Dillingham to Battle (1:15). Quinn to Samardzija (0:27). Kizer to Fuller (0:12).
When it seemed bleak, these pass-and-catch combinations produced last minute Notre Dame victories, each on downfield touchdown passes that shocked Irish fans and foes alike. Kizer’s scoring throw Saturday in Charlottesville – officially 39 yards out though it traveled almost 50 – ranks as the closest-to-the-gun, game-winning touchdown toss with a Notre Dame team trailing in program history.
He was called to action when starter Malik Zaire fractured his ankle midway through the third quarter – lost for the season as a result.
“We had a double move out there,” said head coach Brian Kelly. “As you know, we ran a quick slant on third down (prior to the 4th down) and their corner came up and defended it quite well. (Kizer) waited for that, stepped up and connected with him.”
With just one pass under his belt prior to the contest, Kizer finished Saturday with 92 yards, hitting 8 of 12 passes for two touchdowns. His shuffle pass to crossing tight end Durham Smythe produced Notre Dame’s first points of the day on a fake field goal.
His final throw in Scott Stadium will live forever in Irish lore.
Fifteen games, 19 touchdowns. Only three Notre Dame players – Jerome Bettis, Allen Pinkett, and Golden Tate – have put together a more impressive scoring streak than the current run by junior wide receiver Will Fuller, whose remarkable pay dirt production dates back to the outset of last season. (Click here for details.)
Fuller picked up in 2015 where he left off last fall – hitting it deep.
The All-America candidate posted 124 yards and two scores among his five receptions Saturday, that after notching 142 on seven grabs and two more trips to the end zone last week. Among his 12 catches this fall are long gains of 66 (TD), 59 (TD), 39 (TD), and 30 yards.
“He just ran a straight route. I didn’t expect him to just run straight by me but he is a pretty fast guy,” said Virginia cornerback Demetrious Nicholson. “I got on my pedal a little late and he is a great receiver and they threw it to him. It happens sometimes when you play corner.”
Often when you face Fuller.
CANAAN CARVES THEM UP
The first quarter tale of the tape between the offenses of the initially dominant Irish and dormant Wahoos: an imposing 28 snaps, 154 yards, and 12 points for the visitors. That against a paltry seven snaps for 28 yards, and nary a dent on the Scott Stadium scoreboard by the staggered hosts.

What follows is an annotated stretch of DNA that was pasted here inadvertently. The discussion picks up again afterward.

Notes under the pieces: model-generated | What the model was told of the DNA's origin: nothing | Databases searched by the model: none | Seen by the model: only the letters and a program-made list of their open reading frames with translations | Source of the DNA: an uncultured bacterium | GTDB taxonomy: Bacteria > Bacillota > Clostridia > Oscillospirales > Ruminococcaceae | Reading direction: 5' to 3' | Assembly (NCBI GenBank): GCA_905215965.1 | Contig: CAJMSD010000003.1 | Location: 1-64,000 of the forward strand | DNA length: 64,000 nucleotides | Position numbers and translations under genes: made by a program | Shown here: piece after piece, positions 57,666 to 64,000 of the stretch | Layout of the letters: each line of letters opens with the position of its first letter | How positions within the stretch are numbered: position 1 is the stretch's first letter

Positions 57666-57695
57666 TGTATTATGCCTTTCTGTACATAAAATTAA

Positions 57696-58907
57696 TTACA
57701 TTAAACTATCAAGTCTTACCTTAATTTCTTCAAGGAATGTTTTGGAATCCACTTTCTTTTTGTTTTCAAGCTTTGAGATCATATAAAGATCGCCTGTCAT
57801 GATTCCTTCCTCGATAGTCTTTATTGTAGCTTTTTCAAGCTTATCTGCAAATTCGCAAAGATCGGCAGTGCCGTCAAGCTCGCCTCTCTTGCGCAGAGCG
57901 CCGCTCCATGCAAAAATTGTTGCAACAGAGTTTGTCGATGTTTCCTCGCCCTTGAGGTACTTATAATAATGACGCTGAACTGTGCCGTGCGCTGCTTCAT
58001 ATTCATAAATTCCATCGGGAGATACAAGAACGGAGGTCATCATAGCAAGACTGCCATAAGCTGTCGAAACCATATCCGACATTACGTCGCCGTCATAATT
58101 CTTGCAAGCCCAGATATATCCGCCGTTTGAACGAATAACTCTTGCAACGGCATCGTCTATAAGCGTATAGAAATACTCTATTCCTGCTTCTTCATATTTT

Then the teams flipped sides and someone lit a match under the ‘Hoos, quarterback Matt Johns, and the best player on the field Saturday afternoon, the apparently un-coverable Canaan Severin.
Johns and Severin connected for gains of 16, 18, and 38 yards to set up Virginia’s first touchdown. Thereafter, connections of 20 and 17 set up another six points while two clutch third-down conversion completions paved the way for the host’s go-ahead score late.
Severin could not be contained, the final carnage showing 11 grabs for 153 yards. Including a drawn pass interference penalty against Cole Luke, Severin produced 10 first downs including four to move the sticks on third or fourth down snaps.
“You know what, I spent a lot of time watching these dudes,” said Severin of the Irish secondary that he torched. “A lot of time. I felt like I was ready to make plays against them. I felt like I knew their tendencies. I felt like I was prepared to do it. I just wish we had come out with this W.”
Johns passed for 289 yards, hitting 26 of 38 pass attempts as the Cavaliers racked up 416 yards of total offense.
“I know Coach (Brian) VanGorder is frustrated with some things that happened with the pass defense out there that we'll have to clean up but it's correctable things,” said Kelly. “We didn't play the ball very well in the air.”
(BETTER) STAY AHEAD OF THE CHAINS
A college football reality manifested inside Scott Stadium Saturday. That is: a road matchup for a recently feted, highly rated visitor taking on a proud squad on its home turf with nothing to lose.